56. ^ Lien, Tracey (June 13, 2014). "Mario Maker started out as a tool for Nintendo's developers". Polygon. Retrieved September 22, 2014.
  57. ^ "Super NES" (SWF). 1996. Retrieved January 3, 2007.
  58. ^ Henges, Elizabeth (February 6, 2020). "Meet the musicians who compose in Mario Paint". The Verge. Retrieved September 6, 2020.
  59. ^ a b Grimm, Peter (October 5, 2019). "Succession TV Show Theme Remade In Mario Paint". Game Rant. Retrieved September 6, 2020.
  60. ^ Greenwald, David (September 3, 2013). "'Get Lucky' Goes 16-Bit With 'Mario Paint' Cover: Watch". Billboard. Retrieved September 6, 2020.
  61. ^ Reißmann, Ole (September 10, 2013). "Angeklickt: Daft Punk Get Lucky Mario Paint Composer". Der Spiegel. Retrieved September 6, 2020.
  62. ^ Maloney, Devon (September 9, 2013). "Man's First Try at Mario Paint Composition Results in Perfect Cover of 'Get Lucky'". Wired. Retrieved September 6, 2020.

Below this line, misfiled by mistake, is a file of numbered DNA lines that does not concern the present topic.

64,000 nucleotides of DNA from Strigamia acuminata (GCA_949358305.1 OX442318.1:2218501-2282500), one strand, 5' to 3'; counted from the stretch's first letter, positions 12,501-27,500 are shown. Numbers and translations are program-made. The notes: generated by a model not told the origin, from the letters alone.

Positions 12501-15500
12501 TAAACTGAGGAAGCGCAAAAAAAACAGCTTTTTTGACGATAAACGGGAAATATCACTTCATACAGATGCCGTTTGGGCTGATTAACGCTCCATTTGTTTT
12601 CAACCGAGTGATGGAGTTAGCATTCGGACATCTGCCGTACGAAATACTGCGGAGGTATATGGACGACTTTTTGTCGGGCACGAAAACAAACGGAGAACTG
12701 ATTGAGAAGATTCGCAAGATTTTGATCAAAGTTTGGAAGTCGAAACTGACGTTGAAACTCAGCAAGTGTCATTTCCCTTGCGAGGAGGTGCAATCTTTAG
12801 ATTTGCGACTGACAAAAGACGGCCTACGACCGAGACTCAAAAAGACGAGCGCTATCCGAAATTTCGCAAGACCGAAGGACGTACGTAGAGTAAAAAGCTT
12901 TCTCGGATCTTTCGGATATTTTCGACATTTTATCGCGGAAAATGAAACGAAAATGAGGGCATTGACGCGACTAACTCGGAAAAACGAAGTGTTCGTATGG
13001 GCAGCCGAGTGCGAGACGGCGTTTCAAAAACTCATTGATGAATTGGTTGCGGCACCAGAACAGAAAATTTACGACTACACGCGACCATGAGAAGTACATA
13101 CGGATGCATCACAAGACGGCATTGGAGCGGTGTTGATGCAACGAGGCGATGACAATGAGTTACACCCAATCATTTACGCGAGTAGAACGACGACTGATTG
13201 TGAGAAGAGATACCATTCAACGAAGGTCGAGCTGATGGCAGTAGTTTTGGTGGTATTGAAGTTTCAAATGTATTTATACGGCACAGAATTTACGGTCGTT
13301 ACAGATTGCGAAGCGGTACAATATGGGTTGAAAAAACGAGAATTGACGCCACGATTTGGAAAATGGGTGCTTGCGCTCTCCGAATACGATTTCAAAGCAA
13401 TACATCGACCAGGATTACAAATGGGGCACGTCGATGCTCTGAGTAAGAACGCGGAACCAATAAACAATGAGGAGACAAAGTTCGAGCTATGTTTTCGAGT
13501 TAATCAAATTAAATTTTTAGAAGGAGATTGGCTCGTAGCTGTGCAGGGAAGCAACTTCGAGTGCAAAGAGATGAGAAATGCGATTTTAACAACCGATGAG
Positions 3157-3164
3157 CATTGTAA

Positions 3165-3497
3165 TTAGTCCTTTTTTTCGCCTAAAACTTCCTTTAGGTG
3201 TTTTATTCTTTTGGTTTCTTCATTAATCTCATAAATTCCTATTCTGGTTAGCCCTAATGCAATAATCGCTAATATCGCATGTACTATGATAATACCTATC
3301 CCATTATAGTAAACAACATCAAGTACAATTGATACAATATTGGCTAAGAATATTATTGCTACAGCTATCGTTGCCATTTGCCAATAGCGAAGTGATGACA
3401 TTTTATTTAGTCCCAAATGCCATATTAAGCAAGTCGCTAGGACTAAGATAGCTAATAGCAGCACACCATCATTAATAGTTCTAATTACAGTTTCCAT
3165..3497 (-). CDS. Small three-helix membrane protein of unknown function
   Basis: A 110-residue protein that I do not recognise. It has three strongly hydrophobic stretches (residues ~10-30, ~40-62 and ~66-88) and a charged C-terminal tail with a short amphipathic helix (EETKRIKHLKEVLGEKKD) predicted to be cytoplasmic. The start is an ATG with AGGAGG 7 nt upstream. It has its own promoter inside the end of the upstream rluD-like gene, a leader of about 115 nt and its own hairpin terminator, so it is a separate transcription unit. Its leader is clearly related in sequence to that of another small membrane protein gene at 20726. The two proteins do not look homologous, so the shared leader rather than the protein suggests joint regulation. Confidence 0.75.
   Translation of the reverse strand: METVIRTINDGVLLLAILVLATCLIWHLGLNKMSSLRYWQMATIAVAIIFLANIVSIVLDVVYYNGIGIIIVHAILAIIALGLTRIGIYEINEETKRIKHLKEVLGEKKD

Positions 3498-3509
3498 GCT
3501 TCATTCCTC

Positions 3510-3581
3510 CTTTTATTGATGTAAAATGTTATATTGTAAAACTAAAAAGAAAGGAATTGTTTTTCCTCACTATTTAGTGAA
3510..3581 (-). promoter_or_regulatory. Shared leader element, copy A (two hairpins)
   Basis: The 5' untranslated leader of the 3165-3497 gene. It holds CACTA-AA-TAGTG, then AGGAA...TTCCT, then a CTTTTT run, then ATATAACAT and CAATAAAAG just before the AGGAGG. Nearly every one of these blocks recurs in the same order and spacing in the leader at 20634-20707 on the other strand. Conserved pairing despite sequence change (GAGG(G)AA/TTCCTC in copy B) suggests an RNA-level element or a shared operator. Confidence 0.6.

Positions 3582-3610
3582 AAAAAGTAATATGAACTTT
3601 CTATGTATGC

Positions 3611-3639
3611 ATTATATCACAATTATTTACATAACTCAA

63. ^ Bryan, Chloe (October 4, 2019). "The 'Succession' theme song recreated in 'Mario Paint' is simply delightful". Mashable. Retrieved September 6, 2020.
  64. ^ Chitwood, Adam (October 3, 2019). "The Succession Theme Song in Mario Paint Is Pure Joy". Collider. Retrieved September 6, 2020.
  65. ^ Bitran, Tara (November 20, 2019). "'Succession' and the Theme Song That Launched 100 Memes". The Hollywood Reporter. Retrieved September 6, 2020.
  66. ^ Kyle (May 16, 2018). "Fan Recreates Super Mario 64 Music in Mario Paint". Game Freaks 365. Retrieved September 6, 2020.
  67. ^ a b Miyamoto, Shigeru (July 29, 1997). "Miyamoto Reveals Secrets: Fire Emblem, Mario Paint 64" (Interview). Interviewed by IGN staff. Archived from the original on April 17, 2001. Retrieved November 20, 2015.
  68. ^ "Mario Artist: Paint Studio / Sound Studio". Zee-3 Digital Publishing. Retrieved January 5, 2014.
  69. ^ a b "Mario Artist: Paint Studio Review". IGN. Retrieved January 5, 2015.
  70. ^ Bivens, Danny (October 29, 2011). "Nintendo's Expansion Ports: Nintendo 64 Disk Drive". Nintendo World Report. Retrieved September 2, 2014.


  • Mario Paint instruction manual. Nintendo of America. 1992. pp. 1–34.
  • "Mario Paint Nintendo Player's Guide". Nintendo Power. 1993. pp. 1–120.
  • "Mario Paint". Nintendo Magazine System. No. 4. July 1993. pp. 38–41.

External links[edit]